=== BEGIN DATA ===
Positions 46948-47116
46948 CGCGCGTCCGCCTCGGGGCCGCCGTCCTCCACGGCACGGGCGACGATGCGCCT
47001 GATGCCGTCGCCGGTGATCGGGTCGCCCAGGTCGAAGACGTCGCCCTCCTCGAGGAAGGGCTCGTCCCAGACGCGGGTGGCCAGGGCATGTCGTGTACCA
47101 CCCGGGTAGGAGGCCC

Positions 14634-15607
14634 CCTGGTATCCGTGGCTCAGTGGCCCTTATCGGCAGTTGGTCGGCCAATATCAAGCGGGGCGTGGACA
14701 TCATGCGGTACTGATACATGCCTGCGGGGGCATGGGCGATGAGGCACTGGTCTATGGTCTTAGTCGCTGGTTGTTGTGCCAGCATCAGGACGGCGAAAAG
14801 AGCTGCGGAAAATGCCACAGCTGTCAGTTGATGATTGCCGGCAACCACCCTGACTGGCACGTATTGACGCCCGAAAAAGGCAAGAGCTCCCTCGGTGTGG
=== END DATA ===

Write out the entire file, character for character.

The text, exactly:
Positions 46948-47116
46948 CGCGCGTCCGCCTCGGGGCCGCCGTCCTCCACGGCACGGGCGACGATGCGCCT
47001 GATGCCGTCGCCGGTGATCGGGTCGCCCAGGTCGAAGACGTCGCCCTCCTCGAGGAAGGGCTCGTCCCAGACGCGGGTGGCCAGGGCATGTCGTGTACCA
47101 CCCGGGTAGGAGGCCC

Positions 14634-15607
14634 CCTGGTATCCGTGGCTCAGTGGCCCTTATCGGCAGTTGGTCGGCCAATATCAAGCGGGGCGTGGACA
14701 TCATGCGGTACTGATACATGCCTGCGGGGGCATGGGCGATGAGGCACTGGTCTATGGTCTTAGTCGCTGGTTGTTGTGCCAGCATCAGGACGGCGAAAAG
14801 AGCTGCGGAAAATGCCACAGCTGTCAGTTGATGATTGCCGGCAACCACCCTGACTGGCACGTATTGACGCCCGAAAAAGGCAAGAGCTCCCTCGGTGTGG